Fire alarm forces BT office staff to face striking engineers on street

Engineers and call centre workers chanted 'come and join the right side' as the headquarters was evacuated.

A fire alarm at BT’s headquarters in Glasgow forced office staff to face engineers and call centre workers protesting against an “incredibly low” pay rise.

The York Street building was evacuated shortly before 11am on Tuesday while strikers picketed outside.

Office staff, who were not part of the Communication Workers Union walkout, had to leave the headquarters and cross the road creating a tense atmosphere with protestors on the other side.

Striking workers chanted “we can see you sneaking out” as the evacuation forced staff to walk past them

BT and Openreach workers are staging fresh strikes over pay as the summer of industrial unrest across the country continues.

They sang “come and join the right side” as firefighters arrived to check the BT Building.

A total of 30,000 Openreach engineers and 10,000 BT call centre workers in the Communication Workers Union (CWU) – which represents BT Group workers – started the second of a two-day wave of industrial action on Tuesday.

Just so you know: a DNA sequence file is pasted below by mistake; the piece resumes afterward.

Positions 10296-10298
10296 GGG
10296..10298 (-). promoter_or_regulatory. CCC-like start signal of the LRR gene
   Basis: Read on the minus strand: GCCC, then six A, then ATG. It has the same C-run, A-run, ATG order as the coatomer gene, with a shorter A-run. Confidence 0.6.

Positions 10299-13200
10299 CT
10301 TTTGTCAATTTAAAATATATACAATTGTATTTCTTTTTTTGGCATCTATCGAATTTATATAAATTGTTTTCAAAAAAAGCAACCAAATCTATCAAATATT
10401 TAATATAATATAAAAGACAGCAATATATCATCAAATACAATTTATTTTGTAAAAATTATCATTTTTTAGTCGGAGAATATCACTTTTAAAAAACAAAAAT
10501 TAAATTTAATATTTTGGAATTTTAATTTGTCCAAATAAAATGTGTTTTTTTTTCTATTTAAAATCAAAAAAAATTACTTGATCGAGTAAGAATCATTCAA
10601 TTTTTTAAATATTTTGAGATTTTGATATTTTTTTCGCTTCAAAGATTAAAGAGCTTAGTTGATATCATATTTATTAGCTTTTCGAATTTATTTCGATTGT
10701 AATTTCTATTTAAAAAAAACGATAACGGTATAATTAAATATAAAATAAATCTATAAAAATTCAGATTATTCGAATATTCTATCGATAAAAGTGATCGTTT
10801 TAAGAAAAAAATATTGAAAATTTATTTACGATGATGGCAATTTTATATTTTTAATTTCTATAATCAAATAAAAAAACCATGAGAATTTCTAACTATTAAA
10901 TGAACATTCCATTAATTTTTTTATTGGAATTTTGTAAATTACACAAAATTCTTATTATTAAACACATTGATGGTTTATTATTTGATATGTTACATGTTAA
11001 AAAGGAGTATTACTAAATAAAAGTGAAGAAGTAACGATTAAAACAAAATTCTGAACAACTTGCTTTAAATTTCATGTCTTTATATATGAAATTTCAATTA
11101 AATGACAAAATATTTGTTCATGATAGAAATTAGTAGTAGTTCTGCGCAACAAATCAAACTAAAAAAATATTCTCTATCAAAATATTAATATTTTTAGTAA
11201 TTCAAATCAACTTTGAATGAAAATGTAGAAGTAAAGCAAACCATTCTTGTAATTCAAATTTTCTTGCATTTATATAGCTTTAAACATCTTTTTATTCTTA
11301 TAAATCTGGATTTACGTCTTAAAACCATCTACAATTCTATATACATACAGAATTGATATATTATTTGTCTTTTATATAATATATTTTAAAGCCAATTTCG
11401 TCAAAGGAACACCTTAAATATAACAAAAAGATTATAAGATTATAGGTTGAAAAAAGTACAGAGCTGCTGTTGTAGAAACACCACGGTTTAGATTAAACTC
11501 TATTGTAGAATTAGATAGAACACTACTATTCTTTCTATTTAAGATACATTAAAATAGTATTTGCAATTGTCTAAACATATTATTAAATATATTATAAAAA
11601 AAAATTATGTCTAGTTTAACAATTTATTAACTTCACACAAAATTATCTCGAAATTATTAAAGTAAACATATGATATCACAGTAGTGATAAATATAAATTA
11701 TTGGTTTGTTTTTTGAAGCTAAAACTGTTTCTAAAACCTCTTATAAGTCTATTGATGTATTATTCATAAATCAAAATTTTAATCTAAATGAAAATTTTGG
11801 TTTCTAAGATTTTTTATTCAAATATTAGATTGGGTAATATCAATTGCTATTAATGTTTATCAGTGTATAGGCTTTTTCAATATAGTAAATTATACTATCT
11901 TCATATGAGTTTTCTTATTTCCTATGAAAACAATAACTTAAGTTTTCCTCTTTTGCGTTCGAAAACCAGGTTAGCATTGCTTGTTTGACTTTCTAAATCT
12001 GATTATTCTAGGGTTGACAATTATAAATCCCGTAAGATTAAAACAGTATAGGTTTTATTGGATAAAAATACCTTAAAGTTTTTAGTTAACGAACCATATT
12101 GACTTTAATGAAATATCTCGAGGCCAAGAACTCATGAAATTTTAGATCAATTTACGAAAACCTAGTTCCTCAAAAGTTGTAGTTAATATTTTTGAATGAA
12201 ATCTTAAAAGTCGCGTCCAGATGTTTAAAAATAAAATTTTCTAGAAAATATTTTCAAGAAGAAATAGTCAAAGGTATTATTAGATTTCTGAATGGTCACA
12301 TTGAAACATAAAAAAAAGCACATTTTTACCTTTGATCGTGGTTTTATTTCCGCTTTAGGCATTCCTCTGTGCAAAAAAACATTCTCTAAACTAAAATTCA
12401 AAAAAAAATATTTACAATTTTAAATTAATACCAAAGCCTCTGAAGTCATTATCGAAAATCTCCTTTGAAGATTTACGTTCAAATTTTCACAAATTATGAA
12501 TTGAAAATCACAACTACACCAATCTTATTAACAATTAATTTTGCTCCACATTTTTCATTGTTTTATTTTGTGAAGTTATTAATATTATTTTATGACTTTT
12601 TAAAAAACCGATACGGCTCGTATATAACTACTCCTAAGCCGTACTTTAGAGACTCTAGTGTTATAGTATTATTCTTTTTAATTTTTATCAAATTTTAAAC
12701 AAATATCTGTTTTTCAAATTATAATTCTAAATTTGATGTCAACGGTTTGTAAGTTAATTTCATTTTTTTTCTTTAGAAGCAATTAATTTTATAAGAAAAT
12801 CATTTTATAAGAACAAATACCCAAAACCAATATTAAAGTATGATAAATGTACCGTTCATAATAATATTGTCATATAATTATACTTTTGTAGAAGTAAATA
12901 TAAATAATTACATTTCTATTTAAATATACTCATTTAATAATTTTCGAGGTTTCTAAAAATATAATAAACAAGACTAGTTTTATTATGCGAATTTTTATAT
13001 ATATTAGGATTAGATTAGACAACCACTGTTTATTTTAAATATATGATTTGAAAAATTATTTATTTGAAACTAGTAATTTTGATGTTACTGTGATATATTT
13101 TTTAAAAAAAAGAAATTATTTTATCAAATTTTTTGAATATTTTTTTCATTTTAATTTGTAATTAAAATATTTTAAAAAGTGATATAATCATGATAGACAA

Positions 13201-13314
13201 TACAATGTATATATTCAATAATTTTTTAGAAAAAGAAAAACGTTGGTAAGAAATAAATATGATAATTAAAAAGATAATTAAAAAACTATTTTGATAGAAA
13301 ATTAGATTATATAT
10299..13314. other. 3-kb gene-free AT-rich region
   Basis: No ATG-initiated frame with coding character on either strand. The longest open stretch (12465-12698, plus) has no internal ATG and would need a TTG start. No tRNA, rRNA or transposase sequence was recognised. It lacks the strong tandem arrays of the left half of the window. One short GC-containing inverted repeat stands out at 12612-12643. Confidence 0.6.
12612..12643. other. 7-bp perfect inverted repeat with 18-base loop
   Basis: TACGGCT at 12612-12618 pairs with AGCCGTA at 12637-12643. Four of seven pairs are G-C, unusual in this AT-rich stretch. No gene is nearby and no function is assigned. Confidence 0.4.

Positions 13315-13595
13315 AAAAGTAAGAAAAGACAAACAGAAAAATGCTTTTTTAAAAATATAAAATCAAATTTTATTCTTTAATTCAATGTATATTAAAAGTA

Earlier this year, BT offered a £1,500 per year pay increase for employees. In the face of record levels of inflation levels hitting 11.7%, the CWU said the rise constituted a “dramatic real-terms pay cut”.

It follows BT reporting £1.3bn in annual profit, with CEO Philip Jansen gaining a £3.5m pay package, the union said.

BT and Openreach workers are staging fresh strikes over pay as the summer of industrial unrest across the country continues.

“These are the same workers who kept the country connected during the pandemic,” CWU general secretary Dave Ward said.

“Without CWU members, there would have been no home-working revolution, and vital technical infrastructure may have malfunctioned or been broken when our country most needed it.”

A BT Group spokesperson said: “We know that our colleagues are dealing with the impacts of high inflation and, although we’re disappointed, we respect their decision to strike.

“We have made the best pay award we could and we are in constant discussions with the CWU to find a way forward from here. In the meantime, we will continue to work to minimise any disruption and keep our customers and the country connected.”

The company said that when it became clear it was not going to reach agreement with the union, it awarded the highest pay rise in more than 20 years.

BT Group said a fully consolidated pay award to team members and frontline employees of £1,500 represents a rise of around 5% on average and 8% for the lowest paid, effective from April 1 this year.

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